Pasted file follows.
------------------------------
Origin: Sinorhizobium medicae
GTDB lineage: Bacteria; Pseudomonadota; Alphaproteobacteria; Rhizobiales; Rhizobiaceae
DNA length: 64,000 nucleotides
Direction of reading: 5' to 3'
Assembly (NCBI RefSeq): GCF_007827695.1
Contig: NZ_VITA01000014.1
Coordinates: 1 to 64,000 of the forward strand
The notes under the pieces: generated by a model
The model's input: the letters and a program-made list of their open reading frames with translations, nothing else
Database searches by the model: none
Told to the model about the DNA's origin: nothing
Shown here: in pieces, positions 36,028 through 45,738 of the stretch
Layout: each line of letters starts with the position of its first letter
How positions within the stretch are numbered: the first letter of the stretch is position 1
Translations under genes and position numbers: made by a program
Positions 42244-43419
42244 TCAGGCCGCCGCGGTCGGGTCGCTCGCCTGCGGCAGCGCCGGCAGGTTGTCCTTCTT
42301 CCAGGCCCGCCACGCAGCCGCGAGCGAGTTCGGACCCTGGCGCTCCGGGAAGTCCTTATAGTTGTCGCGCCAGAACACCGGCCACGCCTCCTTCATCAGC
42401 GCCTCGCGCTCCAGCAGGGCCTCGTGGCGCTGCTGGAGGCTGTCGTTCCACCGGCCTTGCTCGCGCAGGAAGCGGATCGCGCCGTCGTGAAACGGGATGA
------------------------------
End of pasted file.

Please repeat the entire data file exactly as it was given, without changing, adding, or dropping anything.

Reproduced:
Origin: Sinorhizobium medicae
GTDB lineage: Bacteria; Pseudomonadota; Alphaproteobacteria; Rhizobiales; Rhizobiaceae
DNA length: 64,000 nucleotides
Direction of reading: 5' to 3'
Assembly (NCBI RefSeq): GCF_007827695.1
Contig: NZ_VITA01000014.1
Coordinates: 1 to 64,000 of the forward strand
The notes under the pieces: generated by a model
The model's input: the letters and a program-made list of their open reading frames with translations, nothing else
Database searches by the model: none
Told to the model about the DNA's origin: nothing
Shown here: in pieces, positions 36,028 through 45,738 of the stretch
Layout: each line of letters starts with the position of its first letter
How positions within the stretch are numbered: the first letter of the stretch is position 1
Translations under genes and position numbers: made by a program
Positions 42244-43419
42244 TCAGGCCGCCGCGGTCGGGTCGCTCGCCTGCGGCAGCGCCGGCAGGTTGTCCTTCTT
42301 CCAGGCCCGCCACGCAGCCGCGAGCGAGTTCGGACCCTGGCGCTCCGGGAAGTCCTTATAGTTGTCGCGCCAGAACACCGGCCACGCCTCCTTCATCAGC
42401 GCCTCGCGCTCCAGCAGGGCCTCGTGGCGCTGCTGGAGGCTGTCGTTCCACCGGCCTTGCTCGCGCAGGAAGCGGATCGCGCCGTCGTGAAACGGGATGA